Objective: To ascertain knowledge, attitude and practices of medical students regarding needle stick injuries.
Methods: A cross sectional survey was conducted among the consenting medical students of 3rd, 4th and 5th years at a teaching hospital of Karachi, Pakistan. Convenience sampling was used. Pre-tested questionnaires were administered to approximately 70% of each class. Data was analyzed using SPSS version 16.0. Associations were assessed using chi-square test and Fisher's exact test. A p-value of <0.05 was considered as significant.
Results: The response rate of the survey was 85.7%. Sixty one students (33.9%) were from 3rd and 4th year each while 58 students (32.2%) were from 5th year. More than 85% students from each class were aware of the possibility of acquisition of Hepatitis B, Hepatitis C and HIV from needle stick injuries. Only 16.4% 3rd year students, 29.5% 4th year students and 36.2% final year students knew the full details of needle stick injury prevention protocols. Curriculum was cited as an important source of information regarding needle stick injuries. Forty seven (26.1%) students had received a needle stick injury in the past; however, only 14 students (29.7%) had reported the incident either to their consultant or the Infection Control Office.
Conclusion: Overall knowledge of medical students regarding various aspects of needle stick injuries improved with seniority in medical college. However, the domains of attitude and practices need to be improved as the frequency of needle stick injuries was also observed to increase with the increasing year of medical education (JPMA 60:151; 2010).
Health care workers (HCWs) can be exposed to blood and other body fluids through needle stick and other sharp injuries as well as through mucocutaneous exposures.1 Needle stick injuries (NSIs) are, therefore, among one of the potential occupational hazards for HCWs. NSIs are associated with a number of different health hazards for HCWs; the most important of which is the risk of acquisition of potentially fatal diseases such as Hepatitis B and C (HBV, HCV) and Human Immunodeficiency Virus (HIV). Transmission of at least 20 different pathogens by injuries due to sharp instruments and needle sticks has been reported in literature.2 The risk associated with transmission after percutaneous exposure to infected blood varies according to the specific blood borne pathogen. For HBV, this risk can be up to 30% depending on the presence of various serological markers in the blood of the patient. For HCV, the transmission rate is around 3-4%. At 0.3%, this risk of transmission is lowest for HIV.3 HBV and HCV infections are among the biggest health challenges facing the developing world today. An estimated one-third of the global population has been infected with HBV; approximately 350 million people are lifelong carriers. For HCV, the World Health Organization estimates that 170 million individuals worldwide are infected.4 According to UNAIDS, around 39 million people worldwide are living with HIV as of December, 2006.5 According to data from EPINet system, hospital workers incur approximately 30 needle stick injuries per 100 beds per year on average - an alarming figure by no exaggeration.6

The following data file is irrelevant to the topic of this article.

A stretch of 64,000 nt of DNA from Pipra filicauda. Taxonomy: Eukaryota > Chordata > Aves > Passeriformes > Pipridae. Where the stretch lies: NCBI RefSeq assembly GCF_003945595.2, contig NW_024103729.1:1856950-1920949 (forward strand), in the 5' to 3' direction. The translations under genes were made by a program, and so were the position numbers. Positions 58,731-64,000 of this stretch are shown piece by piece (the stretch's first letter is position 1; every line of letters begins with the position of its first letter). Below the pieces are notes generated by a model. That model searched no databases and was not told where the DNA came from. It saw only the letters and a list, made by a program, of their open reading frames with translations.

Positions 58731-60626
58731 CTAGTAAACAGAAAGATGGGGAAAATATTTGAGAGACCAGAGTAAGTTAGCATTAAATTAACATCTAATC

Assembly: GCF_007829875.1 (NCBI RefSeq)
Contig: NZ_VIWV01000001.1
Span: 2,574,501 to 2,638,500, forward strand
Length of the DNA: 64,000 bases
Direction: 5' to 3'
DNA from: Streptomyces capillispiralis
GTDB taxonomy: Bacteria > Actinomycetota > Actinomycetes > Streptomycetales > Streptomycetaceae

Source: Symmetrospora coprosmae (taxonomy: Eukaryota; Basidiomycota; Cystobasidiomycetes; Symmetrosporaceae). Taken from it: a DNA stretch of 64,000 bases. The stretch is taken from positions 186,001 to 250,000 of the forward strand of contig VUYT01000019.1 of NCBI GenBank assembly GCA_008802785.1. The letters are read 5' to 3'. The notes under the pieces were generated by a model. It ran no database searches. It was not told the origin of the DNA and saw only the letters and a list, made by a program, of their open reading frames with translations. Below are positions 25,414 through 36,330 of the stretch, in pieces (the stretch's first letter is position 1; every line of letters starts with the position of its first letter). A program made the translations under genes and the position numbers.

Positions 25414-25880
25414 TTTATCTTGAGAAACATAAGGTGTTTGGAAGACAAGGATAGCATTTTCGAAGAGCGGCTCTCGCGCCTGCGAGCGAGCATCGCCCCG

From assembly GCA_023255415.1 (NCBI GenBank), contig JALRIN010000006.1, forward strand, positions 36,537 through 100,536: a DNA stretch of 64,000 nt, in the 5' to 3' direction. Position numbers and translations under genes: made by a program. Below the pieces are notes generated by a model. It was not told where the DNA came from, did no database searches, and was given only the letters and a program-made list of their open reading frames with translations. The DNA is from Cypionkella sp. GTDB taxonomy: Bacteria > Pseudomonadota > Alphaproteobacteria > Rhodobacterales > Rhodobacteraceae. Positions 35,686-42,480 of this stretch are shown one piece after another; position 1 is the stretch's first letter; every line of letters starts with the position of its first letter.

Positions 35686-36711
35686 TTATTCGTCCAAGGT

Estimated prevalence of Hepatitis B in the Pakistani population is 4% and Hepatitis C is 6%.7,8 The general population prevalence of HIV/AIDS in Pakistan was estimated as 0.1% while the high-risk population prevalence as 1-2%.9 However, it is alarming to note that according to the latest figures, HIV/AIDs prevalence among Intravenous Drug Users (IDUs) has been reported to be from 7.6%- 27%.10 According to the statistics from Center for Injection Safety, the prevalence of HBV infection in commercial blood donors in Pakistan is 10%. For HCV infection, this prevalence is 20% for commercial blood donors.11 Many of these patients come for admissions, consultations, procedures and biochemical investigations to hospitals daily where they are encountered by unsuspecting HCWs. Medical students, being a part of the healthcare delivery system, are exposed to the same, if not greater, magnitude of risk as other HCWs when they come into contact with patients and contaminated instruments.
In many teaching centers, medical students are the first level of contact of patients with medical care. They are expected to undertake activities related to patient care with the beginning of their clinical years. As future doctors, they will have to face the risks associated with NSIs. Being amateurs, they lack experience and skill and are, therefore, at a higher risk of infection from unsafe practices related to needles and sharps. While studies assessing the KAP of NSIs have been conducted among nurses, doctors and operation room staff in Pakistan, there has been no study assessing KAP of NSIs among medical students in Pakistan. Only one study has been conducted to determine the knowledge regarding diseases like HIV, HBV and HCV among medical students in Karachi, Pakistan.12 Therefore, this study was conducted to assess knowledge, attitudes and practices (KAP) of medical students regarding NSIs as risk is high for this group.
The medical curriculum in universities across Pakistan spans across a period of five years. From 3rd year onwards, students begin their clinical rotations at the majority of institutions. Therefore, a cross sectional survey was conducted among the consenting medical students of 3rd, 4th and 5th years at a private teaching tertiary care university hospital of Karachi, Pakistan. Students of pre-clinical years (1st and 2nd year) were excluded from the survey. Convenience sampling was used. Structured, pre-tested questionnaires were administered to approximately 70% of each class; the average strength of each class being 90. The total sample size, after adjustment for 10% non-response rate, was estimated to be 210. The questionnaire comprised both open and close ended questions.